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Some thoughts about the landscape and monuments
Giorgos Vavouranakis, Lecturer in "Prehistoric Aegean: Theoretical Archaeology"
National & Kapodistrian University of Athens

The landscape is usually defined as both a part of the surface of the earth and as the result of human perception of this part. In this defiition the landscape remains a static object, which is rendered active only through human signification and agency. Such a concept undermines landscape research, protection and promotion, since it encourages the separation of the wider public from the disciplinary treatment of the landscape.

The latter has to be redefined as an active entity, in a symetrical relationship with people without subject-object dichotomies. Therefore, our relationship with the environment has to acknowledge that the latter, both physical and manmade acts upon us and agency flows within such relations between actants. A landscape then is a framed bundle of activities/relations, while the landscape as a whole is the synesthaesia of our relational constitution through our interpermeable links with other actants.

Monuments are actants filtered through temporality that define the historicality of the landscape. Research and heritage management should not objectify past landscapes by carving out their limits, but, rather, facilitate the understanding of the historical folds of the landscape. In the example of the prehistoric palace of Knossos at Crete, the aim would be the relatedness of the wider Knossos area to other places and times, such as the harbour at Poros-Katsampas, the Roman colony and even Sir Arhtour Evans’s ferro-concrete reconstitution of the palace, which should be seen as yet another temporal fold and an integral part of the historicality of Knossos.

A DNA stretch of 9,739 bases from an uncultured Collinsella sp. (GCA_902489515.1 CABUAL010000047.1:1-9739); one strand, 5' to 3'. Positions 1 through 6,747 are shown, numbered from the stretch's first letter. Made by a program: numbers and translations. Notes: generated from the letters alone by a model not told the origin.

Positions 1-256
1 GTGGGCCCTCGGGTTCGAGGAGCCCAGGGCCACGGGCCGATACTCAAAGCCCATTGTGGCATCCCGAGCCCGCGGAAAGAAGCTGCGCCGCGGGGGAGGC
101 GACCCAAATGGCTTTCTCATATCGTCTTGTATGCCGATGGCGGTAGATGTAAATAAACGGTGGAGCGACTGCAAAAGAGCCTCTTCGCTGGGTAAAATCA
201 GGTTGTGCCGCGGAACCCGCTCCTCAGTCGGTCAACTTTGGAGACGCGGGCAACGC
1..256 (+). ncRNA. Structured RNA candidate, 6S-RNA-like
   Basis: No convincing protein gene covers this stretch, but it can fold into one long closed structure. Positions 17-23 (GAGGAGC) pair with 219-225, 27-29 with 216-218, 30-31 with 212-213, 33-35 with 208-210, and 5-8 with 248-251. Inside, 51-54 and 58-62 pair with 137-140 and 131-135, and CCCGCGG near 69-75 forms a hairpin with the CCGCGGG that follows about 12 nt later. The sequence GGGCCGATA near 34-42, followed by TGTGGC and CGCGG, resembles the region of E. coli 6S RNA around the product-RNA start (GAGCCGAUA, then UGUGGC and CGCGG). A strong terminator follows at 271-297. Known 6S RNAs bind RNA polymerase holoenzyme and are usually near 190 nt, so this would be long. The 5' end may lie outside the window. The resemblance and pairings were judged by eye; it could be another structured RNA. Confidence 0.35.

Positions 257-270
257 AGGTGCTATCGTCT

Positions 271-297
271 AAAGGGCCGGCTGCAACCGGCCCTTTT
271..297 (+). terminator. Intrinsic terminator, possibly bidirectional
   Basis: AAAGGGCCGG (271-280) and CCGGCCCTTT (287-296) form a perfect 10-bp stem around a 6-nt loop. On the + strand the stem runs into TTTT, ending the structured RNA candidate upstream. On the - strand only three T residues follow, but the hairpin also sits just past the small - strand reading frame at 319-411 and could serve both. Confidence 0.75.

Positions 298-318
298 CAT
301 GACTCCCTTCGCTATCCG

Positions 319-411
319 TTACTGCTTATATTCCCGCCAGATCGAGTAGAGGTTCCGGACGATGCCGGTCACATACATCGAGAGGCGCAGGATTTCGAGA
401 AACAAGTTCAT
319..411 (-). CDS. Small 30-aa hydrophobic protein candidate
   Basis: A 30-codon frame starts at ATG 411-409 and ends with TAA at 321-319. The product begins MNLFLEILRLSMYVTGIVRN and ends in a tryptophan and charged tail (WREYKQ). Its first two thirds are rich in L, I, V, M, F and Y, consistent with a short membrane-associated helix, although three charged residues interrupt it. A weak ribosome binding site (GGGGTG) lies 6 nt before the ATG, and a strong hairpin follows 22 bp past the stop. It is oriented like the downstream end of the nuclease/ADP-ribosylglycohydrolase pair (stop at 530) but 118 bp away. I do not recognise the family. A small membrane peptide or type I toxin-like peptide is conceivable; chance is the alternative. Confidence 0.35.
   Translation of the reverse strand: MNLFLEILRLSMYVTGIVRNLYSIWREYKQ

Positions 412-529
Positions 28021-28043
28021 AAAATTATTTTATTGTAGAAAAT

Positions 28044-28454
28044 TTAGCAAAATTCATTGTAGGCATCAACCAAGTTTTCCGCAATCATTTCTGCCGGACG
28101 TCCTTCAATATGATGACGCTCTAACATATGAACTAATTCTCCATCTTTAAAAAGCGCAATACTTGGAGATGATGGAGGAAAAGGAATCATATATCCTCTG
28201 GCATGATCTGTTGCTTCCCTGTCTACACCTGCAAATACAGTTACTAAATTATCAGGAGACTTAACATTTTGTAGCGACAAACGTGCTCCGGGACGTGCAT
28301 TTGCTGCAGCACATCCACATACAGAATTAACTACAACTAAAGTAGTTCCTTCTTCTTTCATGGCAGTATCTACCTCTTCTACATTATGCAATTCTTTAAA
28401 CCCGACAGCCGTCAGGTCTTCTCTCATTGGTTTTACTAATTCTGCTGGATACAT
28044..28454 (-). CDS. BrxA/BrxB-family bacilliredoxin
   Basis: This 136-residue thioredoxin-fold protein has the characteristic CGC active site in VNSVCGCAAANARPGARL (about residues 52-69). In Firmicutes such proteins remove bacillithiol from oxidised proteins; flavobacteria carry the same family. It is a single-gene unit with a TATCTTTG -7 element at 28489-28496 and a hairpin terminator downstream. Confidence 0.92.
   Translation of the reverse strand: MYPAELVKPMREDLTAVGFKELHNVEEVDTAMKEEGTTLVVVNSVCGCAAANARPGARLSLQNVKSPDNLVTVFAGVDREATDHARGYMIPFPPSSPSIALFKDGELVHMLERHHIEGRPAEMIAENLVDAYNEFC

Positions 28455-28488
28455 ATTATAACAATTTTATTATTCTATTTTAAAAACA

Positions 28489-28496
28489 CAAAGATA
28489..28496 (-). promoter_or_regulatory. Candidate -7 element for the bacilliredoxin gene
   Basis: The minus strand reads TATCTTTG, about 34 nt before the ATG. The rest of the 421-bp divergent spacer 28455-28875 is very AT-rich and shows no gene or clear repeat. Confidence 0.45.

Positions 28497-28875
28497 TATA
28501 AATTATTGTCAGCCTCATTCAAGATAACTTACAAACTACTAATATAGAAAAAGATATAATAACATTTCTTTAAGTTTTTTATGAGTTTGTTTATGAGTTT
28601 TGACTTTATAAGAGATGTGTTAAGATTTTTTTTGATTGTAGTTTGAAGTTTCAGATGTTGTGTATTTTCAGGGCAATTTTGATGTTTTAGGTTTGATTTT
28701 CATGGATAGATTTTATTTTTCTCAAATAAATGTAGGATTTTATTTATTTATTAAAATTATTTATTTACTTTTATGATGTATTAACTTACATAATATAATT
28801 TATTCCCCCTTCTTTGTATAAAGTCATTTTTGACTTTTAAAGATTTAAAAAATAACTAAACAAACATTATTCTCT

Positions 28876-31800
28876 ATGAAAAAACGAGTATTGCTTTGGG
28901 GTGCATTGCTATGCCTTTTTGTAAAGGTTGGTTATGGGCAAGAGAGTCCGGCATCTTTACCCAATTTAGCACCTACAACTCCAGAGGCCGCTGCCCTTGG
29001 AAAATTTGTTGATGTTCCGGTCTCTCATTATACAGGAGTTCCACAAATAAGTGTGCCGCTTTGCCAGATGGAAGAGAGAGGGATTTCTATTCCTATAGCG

BIBLIOGRAPHY

  • Dastur, F. 2008 [1990]. Ο Χάιντεγκερ και το ερώτημα του χρόνου. Μετάφραση Μ. Πάγκαλος. Επιμέλεια Γ. Μαγγίνη. Αθήνα: Εκδόσεις Πατάκη.
  • Ingold, T. 2011. Being alive. Essays on movement, knowledge and description. London and New York: Routledge.
  • Latour, B. 2005. Reassembling the social. An introduction to actor-network-theory. Oxford: Oxford University Press.
  • Witmore, C. 2007. Landscape, time, topology: an archaeological account of the southern Argolid Greece. D. Hicks, G. Fairclough and L. McAtackney (eds), Envisioning landscape: situations and standpoints in archaeology and heritage. Walnut Creek CA: Left coast Press Inc., 194-225.

gvavour@arch.uoa.gr

28/12/2012
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The central court and the 'throne room' of the prehistoric palace at Knossos, a constantly fluid and dynamic landscape with successive historical folds: Bronze Age remains, A. Evans's reconstitutions, modern reinforcements and restorations, a mass of tourists; further behind, the trees from A. Evans's attempt to arrange the site setting and, even further behind, rarely visible utility poles and modern houses, signs of current daily life of Herakleion.